Kindle Price: Free!
Official Rating: 5/5
“It has been ten years since the Last Day, and the Juvies huddle inside the mountain, waiting for the world to thaw. But outside the storms still rage, and supplies are running low. Kane says they are the Chosen Ones, but sixteen-year-old Gabriel isn’t so sure.
Then while out scavenging Gabriel finds a bloodstained map. The blood’s not a problem, nor are the frozen remains of the person it once belonged to; there’s far worse to be found in any Walmart or Piggly Wiggly you care to wander into. Except this one he recognizes. It shouldn’t be here. Now all Gabriel can think of is how he’s going to get back to Eden and let Kane know what he’s found.
But Gabriel’s troubles are only just beginning. For things are not as they seem in Eden, and soon he will face a much larger problem: how to get Mags and the other Juvies out.”
I don’t think I ever want to read Among Wolves again. Confused?
I know, I know. I gave Among Wolves a 5/5 star rating, so you would assume that that means I would recommend it (and you would assume right). So why, Paige, would you recommend a book to your followers if you wouldn’t ever read it again?
Because it was just that amazing and terrifying.
I was honestly expecting Among Wolves to be a bad cliche book. The synopsis tipped me off with the key phrase “Last Day.” What cliche Young Adult novel in the apocalypse genre doesn’t have something along the lines of “Last Day” to mark the final day everything was fine with the world? So, my expectations were rather low and although low expectations are easier to exceed, Hakok did not take any easy routes to impress me.
The synopsis is rather vague so I don’t want to spoil too many things, but I still have some things that I want to mention.
The characters were solid, incredibly solid. They each had more depth than a 10 foot deep swimming pool and I relished it. Gabriel, Mags, The President, and all of the people who live inside the mountain were never merely pawns for Hakok to use as one-dimensional characters who push the plot along. They were real. So real, in fact, that when there were deaths, I felt actual sorrow. Yes. I felt honest emotion over the death of a character in a book, which I have not felt in a very long time. My only complaint was the awkward inclusion of homosexuality. That doesn’t go to say that it wasn’t plausible, just that it seemed to be given to two characters as a last minute idea/shot at having diversity. It was too brief to really be considered a major character-identity reveal and it felt like its sole purpose was to push the plot along. Besides that, I’m not really sure that it added any type of substance.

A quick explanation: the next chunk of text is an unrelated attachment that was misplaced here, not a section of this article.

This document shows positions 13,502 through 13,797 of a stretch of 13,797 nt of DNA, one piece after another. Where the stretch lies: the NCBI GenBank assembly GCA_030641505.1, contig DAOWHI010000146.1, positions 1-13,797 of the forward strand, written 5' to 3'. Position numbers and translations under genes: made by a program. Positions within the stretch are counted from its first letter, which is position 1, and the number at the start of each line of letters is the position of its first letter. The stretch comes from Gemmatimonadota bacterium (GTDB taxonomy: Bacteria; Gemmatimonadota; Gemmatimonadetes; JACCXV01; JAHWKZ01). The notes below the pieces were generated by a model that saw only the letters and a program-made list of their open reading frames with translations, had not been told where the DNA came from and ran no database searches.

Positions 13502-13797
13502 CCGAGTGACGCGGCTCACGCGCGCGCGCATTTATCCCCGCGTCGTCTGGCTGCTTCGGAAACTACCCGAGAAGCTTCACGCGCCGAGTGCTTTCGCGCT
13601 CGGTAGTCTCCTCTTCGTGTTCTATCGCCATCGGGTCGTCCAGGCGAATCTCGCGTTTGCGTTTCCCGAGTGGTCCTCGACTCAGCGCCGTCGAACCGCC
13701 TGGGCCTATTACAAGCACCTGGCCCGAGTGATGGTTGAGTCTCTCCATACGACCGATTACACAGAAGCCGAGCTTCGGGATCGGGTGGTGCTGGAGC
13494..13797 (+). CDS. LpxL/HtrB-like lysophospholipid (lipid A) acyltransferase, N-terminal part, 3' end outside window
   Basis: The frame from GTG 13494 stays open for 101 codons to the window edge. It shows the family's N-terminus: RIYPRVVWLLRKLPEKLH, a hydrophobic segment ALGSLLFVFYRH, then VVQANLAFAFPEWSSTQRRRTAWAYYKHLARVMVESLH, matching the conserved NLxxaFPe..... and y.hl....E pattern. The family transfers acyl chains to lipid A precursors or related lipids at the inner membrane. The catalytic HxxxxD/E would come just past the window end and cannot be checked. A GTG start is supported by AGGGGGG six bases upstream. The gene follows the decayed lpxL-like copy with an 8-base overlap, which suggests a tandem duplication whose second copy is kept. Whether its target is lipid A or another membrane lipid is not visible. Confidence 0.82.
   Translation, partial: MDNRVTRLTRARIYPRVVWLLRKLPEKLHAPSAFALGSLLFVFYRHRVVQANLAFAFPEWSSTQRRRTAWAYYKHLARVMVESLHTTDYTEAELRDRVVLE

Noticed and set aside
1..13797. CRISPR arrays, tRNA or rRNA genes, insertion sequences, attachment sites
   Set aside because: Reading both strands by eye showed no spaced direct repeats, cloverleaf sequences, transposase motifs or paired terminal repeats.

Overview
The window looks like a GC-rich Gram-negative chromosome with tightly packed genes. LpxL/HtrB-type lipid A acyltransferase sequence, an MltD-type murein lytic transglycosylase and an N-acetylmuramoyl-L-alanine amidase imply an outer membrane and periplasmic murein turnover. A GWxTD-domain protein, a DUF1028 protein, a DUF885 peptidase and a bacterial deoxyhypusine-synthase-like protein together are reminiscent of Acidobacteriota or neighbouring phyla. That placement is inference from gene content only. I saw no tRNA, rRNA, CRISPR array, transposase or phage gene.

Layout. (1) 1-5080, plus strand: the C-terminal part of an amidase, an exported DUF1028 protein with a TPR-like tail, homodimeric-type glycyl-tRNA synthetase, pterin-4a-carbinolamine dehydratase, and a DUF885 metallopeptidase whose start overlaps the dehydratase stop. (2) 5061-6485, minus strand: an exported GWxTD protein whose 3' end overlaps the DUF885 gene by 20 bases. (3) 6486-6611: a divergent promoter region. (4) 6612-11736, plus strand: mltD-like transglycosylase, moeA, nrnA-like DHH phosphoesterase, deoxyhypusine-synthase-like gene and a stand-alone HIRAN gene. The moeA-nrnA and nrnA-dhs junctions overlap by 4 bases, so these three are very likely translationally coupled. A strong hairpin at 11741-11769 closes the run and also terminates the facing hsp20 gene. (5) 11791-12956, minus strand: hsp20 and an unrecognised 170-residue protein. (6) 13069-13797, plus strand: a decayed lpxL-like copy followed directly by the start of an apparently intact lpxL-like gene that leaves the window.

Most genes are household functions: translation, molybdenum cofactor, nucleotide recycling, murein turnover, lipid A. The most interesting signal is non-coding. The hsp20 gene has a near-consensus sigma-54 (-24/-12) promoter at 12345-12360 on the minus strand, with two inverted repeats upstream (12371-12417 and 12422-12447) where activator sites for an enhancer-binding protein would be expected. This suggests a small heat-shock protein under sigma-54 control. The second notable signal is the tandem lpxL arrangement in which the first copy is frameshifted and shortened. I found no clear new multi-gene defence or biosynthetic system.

While we’re on the topic of death, any YA author who reads this needs to take note: Don’t Overdue Death. Hakok had the perfect amount of deaths in his plot. Many books have characters dying left and right and up and down and eventually you don’t care about who’s dying. And other times, there are barely any deaths, which is unrealistic. But Hakok managed to find that sweet spot in the middle where there are enough deaths to make it realistic while keeping me emotionally connected.
Read this excerpt from my notes: “Never, in all of my memory, can I remember being genuinely terrified while reading a book.” I wrote this immediately after I finished Among Wolves and it’s the honest-to-goodness truth. The latter part of the book consisted of horrifying ordeals that were realistic and even though I desperately wanted to continue, I was scared the entire time. Truly, be afraid of an author who can make you feel this way. Hakok’s writing is exceptional, which is evident in his sound plot-building, excellent world-building, and authentic character-building and I am extremely pleased that I was able to read his work.
Would I Recommend Among Wolves? Dare you even need to ask? Most definitely. It’s worth every second spent reading each word and even worth paying for, although it is free. While, yes, I could not read it again (I’m not sure if my heart could take it), I highly suggest you read it.